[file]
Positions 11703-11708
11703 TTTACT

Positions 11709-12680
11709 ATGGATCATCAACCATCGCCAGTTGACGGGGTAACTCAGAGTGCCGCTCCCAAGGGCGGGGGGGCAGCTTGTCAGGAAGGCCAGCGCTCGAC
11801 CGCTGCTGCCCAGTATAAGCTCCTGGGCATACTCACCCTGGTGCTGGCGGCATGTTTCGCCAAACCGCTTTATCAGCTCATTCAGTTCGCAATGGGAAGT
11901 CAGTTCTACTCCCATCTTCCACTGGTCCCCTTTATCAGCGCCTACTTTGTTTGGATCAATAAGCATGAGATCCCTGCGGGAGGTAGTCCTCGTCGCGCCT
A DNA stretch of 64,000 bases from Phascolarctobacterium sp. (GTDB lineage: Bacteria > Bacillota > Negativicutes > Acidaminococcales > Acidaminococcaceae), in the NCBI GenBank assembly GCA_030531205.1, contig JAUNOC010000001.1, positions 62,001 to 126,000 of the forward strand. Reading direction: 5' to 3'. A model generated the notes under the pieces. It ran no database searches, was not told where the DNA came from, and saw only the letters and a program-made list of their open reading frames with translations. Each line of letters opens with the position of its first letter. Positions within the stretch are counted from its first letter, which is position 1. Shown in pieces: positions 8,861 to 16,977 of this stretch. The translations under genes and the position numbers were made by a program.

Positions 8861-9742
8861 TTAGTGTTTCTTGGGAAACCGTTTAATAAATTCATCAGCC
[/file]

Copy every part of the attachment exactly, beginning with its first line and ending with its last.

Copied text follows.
Positions 11703-11708
11703 TTTACT

Positions 11709-12680
11709 ATGGATCATCAACCATCGCCAGTTGACGGGGTAACTCAGAGTGCCGCTCCCAAGGGCGGGGGGGCAGCTTGTCAGGAAGGCCAGCGCTCGAC
11801 CGCTGCTGCCCAGTATAAGCTCCTGGGCATACTCACCCTGGTGCTGGCGGCATGTTTCGCCAAACCGCTTTATCAGCTCATTCAGTTCGCAATGGGAAGT
11901 CAGTTCTACTCCCATCTTCCACTGGTCCCCTTTATCAGCGCCTACTTTGTTTGGATCAATAAGCATGAGATCCCTGCGGGAGGTAGTCCTCGTCGCGCCT
A DNA stretch of 64,000 bases from Phascolarctobacterium sp. (GTDB lineage: Bacteria > Bacillota > Negativicutes > Acidaminococcales > Acidaminococcaceae), in the NCBI GenBank assembly GCA_030531205.1, contig JAUNOC010000001.1, positions 62,001 to 126,000 of the forward strand. Reading direction: 5' to 3'. A model generated the notes under the pieces. It ran no database searches, was not told where the DNA came from, and saw only the letters and a program-made list of their open reading frames with translations. Each line of letters opens with the position of its first letter. Positions within the stretch are counted from its first letter, which is position 1. Shown in pieces: positions 8,861 to 16,977 of this stretch. The translations under genes and the position numbers were made by a program.

Positions 8861-9742
8861 TTAGTGTTTCTTGGGAAACCGTTTAATAAATTCATCAGCC